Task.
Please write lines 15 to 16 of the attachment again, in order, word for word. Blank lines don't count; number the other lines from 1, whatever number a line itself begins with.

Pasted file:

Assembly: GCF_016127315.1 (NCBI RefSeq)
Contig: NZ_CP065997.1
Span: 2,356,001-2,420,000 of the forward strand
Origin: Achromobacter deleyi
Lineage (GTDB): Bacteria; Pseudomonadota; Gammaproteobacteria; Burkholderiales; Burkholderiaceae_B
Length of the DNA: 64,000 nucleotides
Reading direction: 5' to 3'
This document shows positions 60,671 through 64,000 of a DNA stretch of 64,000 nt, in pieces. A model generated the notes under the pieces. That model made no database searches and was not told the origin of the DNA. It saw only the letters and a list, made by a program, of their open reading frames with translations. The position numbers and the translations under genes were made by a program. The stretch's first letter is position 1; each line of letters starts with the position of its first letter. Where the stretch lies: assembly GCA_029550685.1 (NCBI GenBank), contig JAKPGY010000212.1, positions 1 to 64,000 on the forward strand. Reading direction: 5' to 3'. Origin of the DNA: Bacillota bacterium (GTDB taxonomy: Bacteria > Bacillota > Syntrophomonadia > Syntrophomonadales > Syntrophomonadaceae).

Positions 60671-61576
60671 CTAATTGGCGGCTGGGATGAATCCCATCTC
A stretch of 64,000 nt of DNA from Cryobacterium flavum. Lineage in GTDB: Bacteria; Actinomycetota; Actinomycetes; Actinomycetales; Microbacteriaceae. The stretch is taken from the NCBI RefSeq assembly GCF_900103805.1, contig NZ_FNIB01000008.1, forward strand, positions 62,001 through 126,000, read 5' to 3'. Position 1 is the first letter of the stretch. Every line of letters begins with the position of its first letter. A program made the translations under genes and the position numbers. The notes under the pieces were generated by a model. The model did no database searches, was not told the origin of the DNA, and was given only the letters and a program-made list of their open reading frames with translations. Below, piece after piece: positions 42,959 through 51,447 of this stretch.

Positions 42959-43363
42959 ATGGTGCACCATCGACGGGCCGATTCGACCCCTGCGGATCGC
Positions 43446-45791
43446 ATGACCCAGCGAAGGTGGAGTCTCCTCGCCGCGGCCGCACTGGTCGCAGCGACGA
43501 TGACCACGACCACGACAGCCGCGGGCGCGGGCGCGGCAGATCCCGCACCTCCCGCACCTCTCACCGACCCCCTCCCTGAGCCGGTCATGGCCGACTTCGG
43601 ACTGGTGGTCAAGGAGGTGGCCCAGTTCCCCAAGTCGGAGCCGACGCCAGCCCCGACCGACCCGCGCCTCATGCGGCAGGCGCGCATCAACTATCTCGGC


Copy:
43446 ATGACCCAGCGAAGGTGGAGTCTCCTCGCCGCGGCCGCACTGGTCGCAGCGACGA
43501 TGACCACGACCACGACAGCCGCGGGCGCGGGCGCGGCAGATCCCGCACCTCCCGCACCTCTCACCGACCCCCTCCCTGAGCCGGTCATGGCCGACTTCGG